The relevance and impact of business schools: In search of a holistic view
MetadataShow full item record
AbstractThe degree to which business schools are relevant and impactful for society has been disputed. Critics that engage in the so-called ‘relevance problem’ have argued that business schools are preoccupied with academic rigour at the expense of practical relevance, resulting in a lack of societal impact. This systematic literature review synthesizes the fragmented body of knowledge pertaining to the relevance and impact of business schools. Appreciating the contributions of both research and education, this review offers a holistic view that acknowledges the multidimensional nature of business schools. Based on an analysis of 266 journal articles, we present the four main literature streams in this domain. We find limited evidence of cross-fertilisation between discussions of research and education. However, by acknowledging the contribution of applying a multidimensional lens to the study of business schools, we develop a holistic thematic framework that provides theoretical directions for the future. Using this, we demonstrate four avenues for advancing the business school literature. First, we emphasise the potential of an institutional logics perspective to viewing business schools. Second, we offer a novel proposal for understanding the bridge between research and education. Third, we emphasise the application of a value co-creation theoretical lens when considering how business schools engage with stakeholders in research and education. Finally, we propose an all-encompassing stakeholder-centric definition of relevant and impactful knowledge and advocate for this inclusive definition to conceptually bridge the fragmented discussions of research and education.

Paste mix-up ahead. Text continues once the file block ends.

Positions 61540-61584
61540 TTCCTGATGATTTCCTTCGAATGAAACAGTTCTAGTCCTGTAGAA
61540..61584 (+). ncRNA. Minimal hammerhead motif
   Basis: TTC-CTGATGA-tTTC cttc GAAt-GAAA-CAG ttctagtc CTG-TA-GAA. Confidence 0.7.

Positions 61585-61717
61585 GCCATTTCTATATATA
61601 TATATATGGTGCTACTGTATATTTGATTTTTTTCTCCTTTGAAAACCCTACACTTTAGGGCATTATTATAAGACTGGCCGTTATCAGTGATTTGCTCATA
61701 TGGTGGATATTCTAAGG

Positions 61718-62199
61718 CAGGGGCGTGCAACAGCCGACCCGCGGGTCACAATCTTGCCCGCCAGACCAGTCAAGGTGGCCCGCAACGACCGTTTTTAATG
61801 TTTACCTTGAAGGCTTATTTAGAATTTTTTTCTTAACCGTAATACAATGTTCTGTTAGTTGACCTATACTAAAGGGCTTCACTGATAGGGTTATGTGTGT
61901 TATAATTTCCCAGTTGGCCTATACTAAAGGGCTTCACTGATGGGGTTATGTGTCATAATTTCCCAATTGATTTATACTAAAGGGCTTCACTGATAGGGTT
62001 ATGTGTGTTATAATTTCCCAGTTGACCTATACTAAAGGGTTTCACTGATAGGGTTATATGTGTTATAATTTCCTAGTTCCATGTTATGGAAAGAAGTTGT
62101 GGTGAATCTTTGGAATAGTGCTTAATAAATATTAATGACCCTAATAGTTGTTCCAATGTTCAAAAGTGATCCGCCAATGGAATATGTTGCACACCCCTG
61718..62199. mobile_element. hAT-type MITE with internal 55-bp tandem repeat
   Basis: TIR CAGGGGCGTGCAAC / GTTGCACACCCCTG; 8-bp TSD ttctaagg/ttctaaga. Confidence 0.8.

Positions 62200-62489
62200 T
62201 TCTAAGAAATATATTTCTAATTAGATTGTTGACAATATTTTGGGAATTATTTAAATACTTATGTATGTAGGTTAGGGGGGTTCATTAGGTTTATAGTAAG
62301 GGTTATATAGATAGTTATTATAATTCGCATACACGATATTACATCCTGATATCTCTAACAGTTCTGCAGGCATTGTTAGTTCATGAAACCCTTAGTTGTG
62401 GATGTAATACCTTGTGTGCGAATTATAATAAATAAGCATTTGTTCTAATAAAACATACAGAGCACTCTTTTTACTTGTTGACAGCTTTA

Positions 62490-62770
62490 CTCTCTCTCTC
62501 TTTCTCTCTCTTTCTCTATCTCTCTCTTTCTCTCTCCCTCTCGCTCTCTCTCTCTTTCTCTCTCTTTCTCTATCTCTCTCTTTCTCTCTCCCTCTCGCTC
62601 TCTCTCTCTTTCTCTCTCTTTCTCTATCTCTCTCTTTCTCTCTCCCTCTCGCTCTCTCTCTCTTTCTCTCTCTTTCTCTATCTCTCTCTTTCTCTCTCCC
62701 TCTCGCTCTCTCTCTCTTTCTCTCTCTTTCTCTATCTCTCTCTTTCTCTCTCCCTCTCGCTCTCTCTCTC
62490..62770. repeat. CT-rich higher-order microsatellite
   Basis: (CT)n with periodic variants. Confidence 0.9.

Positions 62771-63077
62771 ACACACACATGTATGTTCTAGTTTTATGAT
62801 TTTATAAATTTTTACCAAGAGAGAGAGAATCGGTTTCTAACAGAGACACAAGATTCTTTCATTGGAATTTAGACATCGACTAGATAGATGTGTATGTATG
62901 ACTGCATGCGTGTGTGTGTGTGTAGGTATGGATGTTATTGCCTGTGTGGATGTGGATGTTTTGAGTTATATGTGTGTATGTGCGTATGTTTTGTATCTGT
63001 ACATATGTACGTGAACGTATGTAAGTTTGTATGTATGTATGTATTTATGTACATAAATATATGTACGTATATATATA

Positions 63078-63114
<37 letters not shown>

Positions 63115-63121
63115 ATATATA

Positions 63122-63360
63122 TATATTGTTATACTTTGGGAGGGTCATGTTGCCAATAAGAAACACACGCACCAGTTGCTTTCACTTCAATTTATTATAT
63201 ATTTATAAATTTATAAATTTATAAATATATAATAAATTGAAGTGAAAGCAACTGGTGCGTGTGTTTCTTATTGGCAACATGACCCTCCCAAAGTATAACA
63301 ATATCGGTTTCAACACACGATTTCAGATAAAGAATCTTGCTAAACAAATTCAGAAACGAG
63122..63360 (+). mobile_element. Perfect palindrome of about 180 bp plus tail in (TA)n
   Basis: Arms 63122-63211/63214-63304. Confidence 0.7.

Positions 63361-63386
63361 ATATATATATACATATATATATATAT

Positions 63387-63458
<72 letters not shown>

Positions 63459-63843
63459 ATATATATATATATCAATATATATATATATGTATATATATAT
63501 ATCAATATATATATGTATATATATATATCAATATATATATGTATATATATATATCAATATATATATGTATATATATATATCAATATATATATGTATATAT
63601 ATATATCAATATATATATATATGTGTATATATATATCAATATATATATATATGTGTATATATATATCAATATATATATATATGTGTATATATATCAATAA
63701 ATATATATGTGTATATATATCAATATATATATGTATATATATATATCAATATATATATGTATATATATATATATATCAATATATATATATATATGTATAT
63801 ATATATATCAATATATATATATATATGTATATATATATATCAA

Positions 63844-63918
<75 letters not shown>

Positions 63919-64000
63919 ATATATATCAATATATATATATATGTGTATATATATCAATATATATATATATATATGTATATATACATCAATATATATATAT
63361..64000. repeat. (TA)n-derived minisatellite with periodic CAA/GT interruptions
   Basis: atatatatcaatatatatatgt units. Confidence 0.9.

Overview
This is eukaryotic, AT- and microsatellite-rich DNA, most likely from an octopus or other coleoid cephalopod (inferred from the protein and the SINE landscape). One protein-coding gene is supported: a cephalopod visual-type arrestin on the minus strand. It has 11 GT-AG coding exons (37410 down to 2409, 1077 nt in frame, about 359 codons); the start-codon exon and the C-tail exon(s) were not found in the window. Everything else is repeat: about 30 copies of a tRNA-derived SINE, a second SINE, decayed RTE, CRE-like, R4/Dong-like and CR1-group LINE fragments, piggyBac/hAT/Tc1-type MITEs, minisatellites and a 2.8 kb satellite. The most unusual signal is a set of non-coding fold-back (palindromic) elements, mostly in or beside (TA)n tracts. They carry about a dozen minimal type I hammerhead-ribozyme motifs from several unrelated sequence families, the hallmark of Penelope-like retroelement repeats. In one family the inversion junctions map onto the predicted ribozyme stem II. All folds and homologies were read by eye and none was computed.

CitationRedgrave, S.D.J, Grinevich, V. and Chao, D. (2022) The relevance and impact of business schools: In search of a holistic view. International Journal of Management Reviews.
JournalInternational Journal of Management Reviews
Description© 2022 The Authors. Published by Wiley. This is an open access article available under a Creative Commons licence. The published version can be accessed at the following link on the publisher’s website: https://doi.org/10.1111/ijmr.12312
SponsorsEconomic and Social Research Council.
Except where otherwise noted, this item's license is described as https://creativecommons.org/licenses/by/4.0/